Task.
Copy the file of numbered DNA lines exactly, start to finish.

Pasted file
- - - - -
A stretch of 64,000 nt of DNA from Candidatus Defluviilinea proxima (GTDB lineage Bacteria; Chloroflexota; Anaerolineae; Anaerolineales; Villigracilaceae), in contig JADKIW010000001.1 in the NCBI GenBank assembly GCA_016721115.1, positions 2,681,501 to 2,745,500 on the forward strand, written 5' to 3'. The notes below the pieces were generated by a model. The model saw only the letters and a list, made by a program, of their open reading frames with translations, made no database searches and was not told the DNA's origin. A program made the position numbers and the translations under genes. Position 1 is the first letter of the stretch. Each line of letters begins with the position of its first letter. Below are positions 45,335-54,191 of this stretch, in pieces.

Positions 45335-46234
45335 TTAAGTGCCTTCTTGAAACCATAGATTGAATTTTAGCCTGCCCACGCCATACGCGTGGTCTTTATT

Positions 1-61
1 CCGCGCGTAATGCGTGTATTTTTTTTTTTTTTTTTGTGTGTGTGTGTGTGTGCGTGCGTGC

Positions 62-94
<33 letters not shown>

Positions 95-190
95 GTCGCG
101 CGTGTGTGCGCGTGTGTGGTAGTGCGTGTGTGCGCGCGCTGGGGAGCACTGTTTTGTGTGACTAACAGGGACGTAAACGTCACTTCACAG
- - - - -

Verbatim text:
A stretch of 64,000 nt of DNA from Candidatus Defluviilinea proxima (GTDB lineage Bacteria; Chloroflexota; Anaerolineae; Anaerolineales; Villigracilaceae), in contig JADKIW010000001.1 in the NCBI GenBank assembly GCA_016721115.1, positions 2,681,501 to 2,745,500 on the forward strand, written 5' to 3'. The notes below the pieces were generated by a model. The model saw only the letters and a list, made by a program, of their open reading frames with translations, made no database searches and was not told the DNA's origin. A program made the position numbers and the translations under genes. Position 1 is the first letter of the stretch. Each line of letters begins with the position of its first letter. Below are positions 45,335-54,191 of this stretch, in pieces.

Positions 45335-46234
45335 TTAAGTGCCTTCTTGAAACCATAGATTGAATTTTAGCCTGCCCACGCCATACGCGTGGTCTTTATT

Positions 1-61
1 CCGCGCGTAATGCGTGTATTTTTTTTTTTTTTTTTGTGTGTGTGTGTGTGTGCGTGCGTGC

Positions 62-94
<33 letters not shown>

Positions 95-190
95 GTCGCG
101 CGTGTGTGCGCGTGTGTGGTAGTGCGTGTGTGCGCGCGCTGGGGAGCACTGTTTTGTGTGACTAACAGGGACGTAAACGTCACTTCACAG